Categorized | MLS, MLS Match Reports

Frustrated DC United still looking for answers

Posted on 21 August 2012 by Steve Long

DC United has drifted into a deep malaise over the past two months. Only sporadically does the team seem to be in sync. Play is unfocused and only moments of individual brilliance have allowed the team to salvage as many points as they have.

Frustration is the spirit of the day and Sunday’s game saw it come out. Two of the team’s more “mature” players managed to earn themselves ejections while the encroachment of another, however trifling it may have been, cost a possible winning PK.

Three teams performed badly that evening. Referee Mark Geiger’s team was inconsistent within the game, setting no clear standard of what degree of force was acceptable. Persistent infringement seemed to have left Geiger’s vocabulary, and the players noticed and sadly acted on it.

In Geiger’s defense, he has been consistent in calling encroachment when most other officials would consider it trifling. Dwayne DeRosario’s PK was going in regardless of Hamdi Salihi’s being a yard inside the arc when the ball was struck.

Blame Geiger for being inconsistent for not following the lead of other officials or, better yet, blame DC United for not observing Geiger’s tendencies and coaching the players to react accordingly.

Work smarter, not harder goes the saying. In MLS, you have to do both. Scouting and adjusting to the referee team is essential. Correcting your errors is as well.

DC United still transitions through midfield with too little thought and flexibility. On numerous occasions a snapshot of the players’ positions would show a nearly straight line of five attackers pressing the Union’s defensive line while DC’s back line swung the ball slowly from side to side wondering where the passing lanes were.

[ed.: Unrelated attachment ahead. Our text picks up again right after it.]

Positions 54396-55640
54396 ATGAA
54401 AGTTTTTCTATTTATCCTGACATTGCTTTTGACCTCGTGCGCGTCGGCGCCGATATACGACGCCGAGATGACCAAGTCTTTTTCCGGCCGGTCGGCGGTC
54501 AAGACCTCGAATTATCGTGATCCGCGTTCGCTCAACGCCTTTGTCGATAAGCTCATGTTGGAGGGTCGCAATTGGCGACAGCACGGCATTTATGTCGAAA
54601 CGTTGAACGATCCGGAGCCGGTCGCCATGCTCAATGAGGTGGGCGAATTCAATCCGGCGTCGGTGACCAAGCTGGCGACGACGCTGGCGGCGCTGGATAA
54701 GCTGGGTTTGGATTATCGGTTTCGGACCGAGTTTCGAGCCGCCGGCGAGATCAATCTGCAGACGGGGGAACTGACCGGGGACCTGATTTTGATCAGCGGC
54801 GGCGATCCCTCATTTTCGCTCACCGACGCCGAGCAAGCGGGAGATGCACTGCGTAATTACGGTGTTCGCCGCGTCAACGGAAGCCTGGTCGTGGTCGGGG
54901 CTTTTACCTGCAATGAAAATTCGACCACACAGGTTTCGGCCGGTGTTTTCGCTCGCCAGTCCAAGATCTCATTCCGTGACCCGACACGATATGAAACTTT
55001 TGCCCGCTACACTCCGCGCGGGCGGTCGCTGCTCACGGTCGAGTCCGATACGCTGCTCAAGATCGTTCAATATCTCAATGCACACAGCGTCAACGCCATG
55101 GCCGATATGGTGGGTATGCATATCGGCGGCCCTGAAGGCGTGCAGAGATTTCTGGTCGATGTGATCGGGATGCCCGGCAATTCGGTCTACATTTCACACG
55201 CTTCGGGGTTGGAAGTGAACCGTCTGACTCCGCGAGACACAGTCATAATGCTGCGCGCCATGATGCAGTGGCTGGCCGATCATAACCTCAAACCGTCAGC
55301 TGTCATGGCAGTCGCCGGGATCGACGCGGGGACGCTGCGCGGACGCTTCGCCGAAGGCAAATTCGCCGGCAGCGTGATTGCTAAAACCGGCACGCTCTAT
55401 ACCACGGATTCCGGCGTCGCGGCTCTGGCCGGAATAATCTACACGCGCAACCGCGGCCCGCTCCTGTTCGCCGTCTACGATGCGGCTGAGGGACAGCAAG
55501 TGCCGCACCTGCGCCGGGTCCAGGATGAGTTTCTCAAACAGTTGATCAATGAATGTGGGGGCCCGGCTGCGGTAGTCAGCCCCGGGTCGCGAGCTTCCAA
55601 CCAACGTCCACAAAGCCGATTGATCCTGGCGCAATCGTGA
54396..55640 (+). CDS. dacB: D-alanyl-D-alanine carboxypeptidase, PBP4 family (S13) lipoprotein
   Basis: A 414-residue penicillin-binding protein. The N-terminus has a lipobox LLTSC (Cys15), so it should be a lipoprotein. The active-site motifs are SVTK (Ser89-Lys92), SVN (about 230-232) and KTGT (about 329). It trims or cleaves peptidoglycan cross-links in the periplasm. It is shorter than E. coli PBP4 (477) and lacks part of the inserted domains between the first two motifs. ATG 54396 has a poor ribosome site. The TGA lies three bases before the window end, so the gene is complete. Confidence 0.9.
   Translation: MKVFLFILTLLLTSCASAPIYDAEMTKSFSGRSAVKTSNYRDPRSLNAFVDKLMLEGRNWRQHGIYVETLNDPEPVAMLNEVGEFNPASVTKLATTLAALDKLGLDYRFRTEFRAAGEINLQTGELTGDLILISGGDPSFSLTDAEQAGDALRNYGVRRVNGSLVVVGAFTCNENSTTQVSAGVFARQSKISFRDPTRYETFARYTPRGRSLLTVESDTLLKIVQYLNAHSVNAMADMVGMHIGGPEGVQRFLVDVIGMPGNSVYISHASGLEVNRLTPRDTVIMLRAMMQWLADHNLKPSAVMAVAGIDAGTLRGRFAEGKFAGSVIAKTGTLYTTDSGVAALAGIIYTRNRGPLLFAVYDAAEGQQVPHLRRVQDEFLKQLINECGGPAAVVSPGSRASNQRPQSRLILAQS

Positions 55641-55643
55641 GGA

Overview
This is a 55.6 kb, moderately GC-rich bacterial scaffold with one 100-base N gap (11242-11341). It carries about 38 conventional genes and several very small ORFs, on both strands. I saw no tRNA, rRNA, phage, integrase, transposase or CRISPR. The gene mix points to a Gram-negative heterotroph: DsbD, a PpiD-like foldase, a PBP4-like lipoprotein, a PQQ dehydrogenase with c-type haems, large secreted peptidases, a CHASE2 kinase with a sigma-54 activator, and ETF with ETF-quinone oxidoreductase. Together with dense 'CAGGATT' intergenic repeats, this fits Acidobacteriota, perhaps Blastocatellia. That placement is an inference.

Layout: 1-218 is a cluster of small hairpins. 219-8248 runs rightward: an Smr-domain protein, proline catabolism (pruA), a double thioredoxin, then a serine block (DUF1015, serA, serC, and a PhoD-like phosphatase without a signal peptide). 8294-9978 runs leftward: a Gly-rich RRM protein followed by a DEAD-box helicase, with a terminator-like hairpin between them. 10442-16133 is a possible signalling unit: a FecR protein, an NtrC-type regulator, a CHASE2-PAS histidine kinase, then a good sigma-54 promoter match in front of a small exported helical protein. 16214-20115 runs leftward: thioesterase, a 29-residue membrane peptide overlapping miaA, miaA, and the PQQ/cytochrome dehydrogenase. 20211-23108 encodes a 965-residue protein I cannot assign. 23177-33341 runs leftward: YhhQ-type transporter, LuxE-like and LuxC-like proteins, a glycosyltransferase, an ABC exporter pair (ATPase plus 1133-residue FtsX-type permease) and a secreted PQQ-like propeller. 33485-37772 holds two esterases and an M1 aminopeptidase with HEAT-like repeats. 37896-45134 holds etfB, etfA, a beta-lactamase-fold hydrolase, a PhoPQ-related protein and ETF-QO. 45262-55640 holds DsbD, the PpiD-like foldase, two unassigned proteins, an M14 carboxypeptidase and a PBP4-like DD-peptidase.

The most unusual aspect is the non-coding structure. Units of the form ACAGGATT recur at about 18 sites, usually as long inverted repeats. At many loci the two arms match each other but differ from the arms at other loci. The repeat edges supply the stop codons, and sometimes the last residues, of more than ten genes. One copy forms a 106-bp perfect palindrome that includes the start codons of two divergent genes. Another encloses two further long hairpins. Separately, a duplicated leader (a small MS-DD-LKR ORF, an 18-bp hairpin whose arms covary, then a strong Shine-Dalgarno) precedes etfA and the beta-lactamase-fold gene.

I spoke at length with assistant coach Josh Wolff about the transition game, citing the flat front line, “Not what you’re looking for. Not the ideal situation,” he replied, “It makes it tough for Perry (Kitchen) to be able to move and to get the ball off our backs as well, but he needs a second guy in there. DeRo is usually the guy we’re gonna expect to do that.

“More often, he got caught up the field attacking and never quite fulfilled that responsibility. Pontius, at times, tried to come back on the weak side. It makes it difficult for the wingers to connect the game, like you say, from back to front.”

He explained what the team was trying to do, “You want to get your outside backs forward and your wings to pinch in so you can create some different lanes and triangles and you’ve got to move the ball quickly.

“At the end of the day you’ve got to have some kind of movement that makes them adjust and move and when we’re on the ball we have to be cleaner.”

Such movement must be constant and take into account the very responses that your play induces in the opponent. That cerebral aspect has been an MLS weakness, “You’re trying to find a balance. With our league it’s an aggressive tempo league …. You have to have bite, but you also want some composure on the ball.

“It’s not always easy to find that right balance. We like Branko (Boskovic) in there to give us that composure on the ball, but some of our games are very physical, aggressive, and up-tempo and it’s difficult for him to find his way through those games. You can see when he comes on late in the games, he gives us that.”

Those few thoughts provide some insight into the mystery of using a designated player as a later entrant into games to effect change and control the game. Thus far, Coach Ben Olsen has fallen short of his goal of having the team play smarter while also working hard until Boskovic comes onto the field.

Olsen now has almost no time left to get the troops on the same page and will not have Boskovic for Wednesday’s critical match against the Chicago Fire. To complicate the coach’s dilemma, Emiliano Dudar will also be sitting out his red card suspension.

The game will call for DeRosario to be especially attentive to his midfield control responsibilities and for the wide midfielders to be similarly aware of their own duties in transition.

During Sunday’s press conference Olsen noted the team’s stronger second half performance, “I thought it was an inspiring second half from our guys and I was proud of them for that. We just have to understand that we have to play inspired the entire time.” From Olsen that usually means harder work, but I think he understands that the inspiration has to be mental as well. We will see how it plays out on Wednesday.

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